(b Pieve di Teco, 30 Oct 1592; d Pieve di
Teco, 6 Nov 1668).
Italian painter and draughtsman. Around 1605 he came to Genoa, where
he presented himself to a leading patron of the arts, Gian Carlo
Doria, who gave him lodging and recommended him to Giovanni Battista
Paggi, in whose influential studio he trained. Students were
required first to copy sketches, then paintings and reliefs and,
finally, to draw from nature. Benso made many copies after a variety
of source material, among them the Sacrifice of Abraham (Florence,
Uffizi) after Luca Cambiaso and the Joseph Sold into Slavery
(Berlin, Kupferstichkab.) after Raphael. While still with Paggi,
Benso produced ‘bizarre sketches of great number and variety, as he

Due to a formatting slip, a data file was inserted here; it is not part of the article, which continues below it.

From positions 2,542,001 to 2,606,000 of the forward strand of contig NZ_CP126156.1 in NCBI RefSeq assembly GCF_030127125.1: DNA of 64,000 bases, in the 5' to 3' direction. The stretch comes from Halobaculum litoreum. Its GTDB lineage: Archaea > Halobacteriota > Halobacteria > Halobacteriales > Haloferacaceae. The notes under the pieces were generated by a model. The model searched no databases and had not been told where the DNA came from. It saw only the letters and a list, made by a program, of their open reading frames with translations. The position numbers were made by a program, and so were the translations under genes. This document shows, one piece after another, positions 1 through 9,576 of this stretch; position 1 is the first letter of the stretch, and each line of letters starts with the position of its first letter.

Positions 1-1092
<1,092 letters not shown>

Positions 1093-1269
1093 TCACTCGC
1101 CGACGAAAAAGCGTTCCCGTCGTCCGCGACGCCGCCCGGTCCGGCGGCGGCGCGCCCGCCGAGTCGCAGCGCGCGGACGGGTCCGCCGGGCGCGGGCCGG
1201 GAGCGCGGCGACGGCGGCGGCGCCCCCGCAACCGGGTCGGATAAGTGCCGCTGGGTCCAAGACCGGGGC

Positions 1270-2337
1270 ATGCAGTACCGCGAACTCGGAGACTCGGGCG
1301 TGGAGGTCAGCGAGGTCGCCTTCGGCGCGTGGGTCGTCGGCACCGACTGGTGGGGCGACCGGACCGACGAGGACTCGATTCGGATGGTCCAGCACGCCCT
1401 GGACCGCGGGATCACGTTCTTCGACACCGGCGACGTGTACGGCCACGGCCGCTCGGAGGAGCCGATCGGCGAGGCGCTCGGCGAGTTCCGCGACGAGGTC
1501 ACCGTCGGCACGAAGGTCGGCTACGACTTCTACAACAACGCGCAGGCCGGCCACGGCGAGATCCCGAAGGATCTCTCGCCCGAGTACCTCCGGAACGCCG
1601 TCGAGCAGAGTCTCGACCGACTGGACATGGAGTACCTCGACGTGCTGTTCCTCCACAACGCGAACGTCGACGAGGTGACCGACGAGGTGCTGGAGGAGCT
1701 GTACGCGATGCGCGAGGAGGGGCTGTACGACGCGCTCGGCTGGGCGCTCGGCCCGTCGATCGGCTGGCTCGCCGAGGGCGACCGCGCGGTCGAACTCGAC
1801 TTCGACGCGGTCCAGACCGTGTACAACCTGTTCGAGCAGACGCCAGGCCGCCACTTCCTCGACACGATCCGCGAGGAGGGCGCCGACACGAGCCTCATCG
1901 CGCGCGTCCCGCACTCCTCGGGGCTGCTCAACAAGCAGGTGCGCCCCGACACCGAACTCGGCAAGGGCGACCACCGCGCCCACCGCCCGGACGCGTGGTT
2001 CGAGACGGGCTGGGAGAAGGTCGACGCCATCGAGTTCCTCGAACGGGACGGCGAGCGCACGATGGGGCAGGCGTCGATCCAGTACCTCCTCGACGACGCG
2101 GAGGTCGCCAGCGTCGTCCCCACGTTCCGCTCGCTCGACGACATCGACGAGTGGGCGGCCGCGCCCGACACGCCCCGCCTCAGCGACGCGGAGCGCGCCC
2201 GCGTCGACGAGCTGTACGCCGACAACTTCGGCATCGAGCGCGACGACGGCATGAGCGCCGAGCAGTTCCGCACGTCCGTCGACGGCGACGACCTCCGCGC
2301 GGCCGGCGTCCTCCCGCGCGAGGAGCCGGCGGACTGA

had a fertile mind along with a lively and vigorous imagination’
(Soprani, p. 280). In order to learn perspective he constructed
architectural models, which were greatly admired; they enabled him
to achieve formidable feats of aerial perspective in his paintings,
in which figures and ornament are boldly foreshortened.
The Madonna and Child with angels, Saint
Benedict and Saint Scolastica
Entrata di Cristo in Gerusalemme
Cristo cade sulla strada del Calvario
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